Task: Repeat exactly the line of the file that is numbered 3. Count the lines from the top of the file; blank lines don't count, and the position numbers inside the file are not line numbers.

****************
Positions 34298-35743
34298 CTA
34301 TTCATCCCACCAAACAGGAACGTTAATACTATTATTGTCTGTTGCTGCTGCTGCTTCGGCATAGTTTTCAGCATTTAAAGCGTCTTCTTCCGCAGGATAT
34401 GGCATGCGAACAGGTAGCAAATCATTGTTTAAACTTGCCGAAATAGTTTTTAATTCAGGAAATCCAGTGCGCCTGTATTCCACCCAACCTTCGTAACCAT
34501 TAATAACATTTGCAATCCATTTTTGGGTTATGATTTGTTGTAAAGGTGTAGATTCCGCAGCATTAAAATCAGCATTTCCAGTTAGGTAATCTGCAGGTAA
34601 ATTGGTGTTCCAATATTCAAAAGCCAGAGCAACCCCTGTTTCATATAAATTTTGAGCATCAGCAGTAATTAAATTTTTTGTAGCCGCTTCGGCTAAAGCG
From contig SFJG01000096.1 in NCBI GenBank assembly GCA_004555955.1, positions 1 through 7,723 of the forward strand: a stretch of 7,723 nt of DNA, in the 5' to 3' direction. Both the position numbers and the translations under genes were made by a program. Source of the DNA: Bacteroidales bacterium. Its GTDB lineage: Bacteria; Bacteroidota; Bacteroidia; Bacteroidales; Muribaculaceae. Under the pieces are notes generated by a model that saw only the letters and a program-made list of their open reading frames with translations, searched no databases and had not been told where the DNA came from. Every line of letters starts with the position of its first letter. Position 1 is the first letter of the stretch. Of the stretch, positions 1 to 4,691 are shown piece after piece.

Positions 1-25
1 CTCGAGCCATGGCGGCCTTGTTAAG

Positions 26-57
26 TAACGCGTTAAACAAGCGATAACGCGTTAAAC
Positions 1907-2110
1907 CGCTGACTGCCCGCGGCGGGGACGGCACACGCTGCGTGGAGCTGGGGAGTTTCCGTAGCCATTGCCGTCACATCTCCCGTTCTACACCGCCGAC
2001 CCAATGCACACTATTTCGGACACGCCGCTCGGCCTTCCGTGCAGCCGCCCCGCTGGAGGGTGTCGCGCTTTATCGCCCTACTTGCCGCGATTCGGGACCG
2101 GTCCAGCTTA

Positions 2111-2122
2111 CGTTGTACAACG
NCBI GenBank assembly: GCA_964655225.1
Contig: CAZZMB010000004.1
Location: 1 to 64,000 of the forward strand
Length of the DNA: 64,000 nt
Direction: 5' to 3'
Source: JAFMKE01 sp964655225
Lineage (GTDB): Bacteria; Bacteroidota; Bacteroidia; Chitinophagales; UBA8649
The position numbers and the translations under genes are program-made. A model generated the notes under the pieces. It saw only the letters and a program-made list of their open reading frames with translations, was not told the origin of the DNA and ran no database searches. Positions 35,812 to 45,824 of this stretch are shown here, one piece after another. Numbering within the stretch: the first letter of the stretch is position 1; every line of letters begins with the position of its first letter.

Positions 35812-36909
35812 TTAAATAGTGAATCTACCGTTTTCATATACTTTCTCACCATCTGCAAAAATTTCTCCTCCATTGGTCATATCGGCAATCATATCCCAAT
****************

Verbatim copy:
34301 TTCATCCCACCAAACAGGAACGTTAATACTATTATTGTCTGTTGCTGCTGCTGCTTCGGCATAGTTTTCAGCATTTAAAGCGTCTTCTTCCGCAGGATAT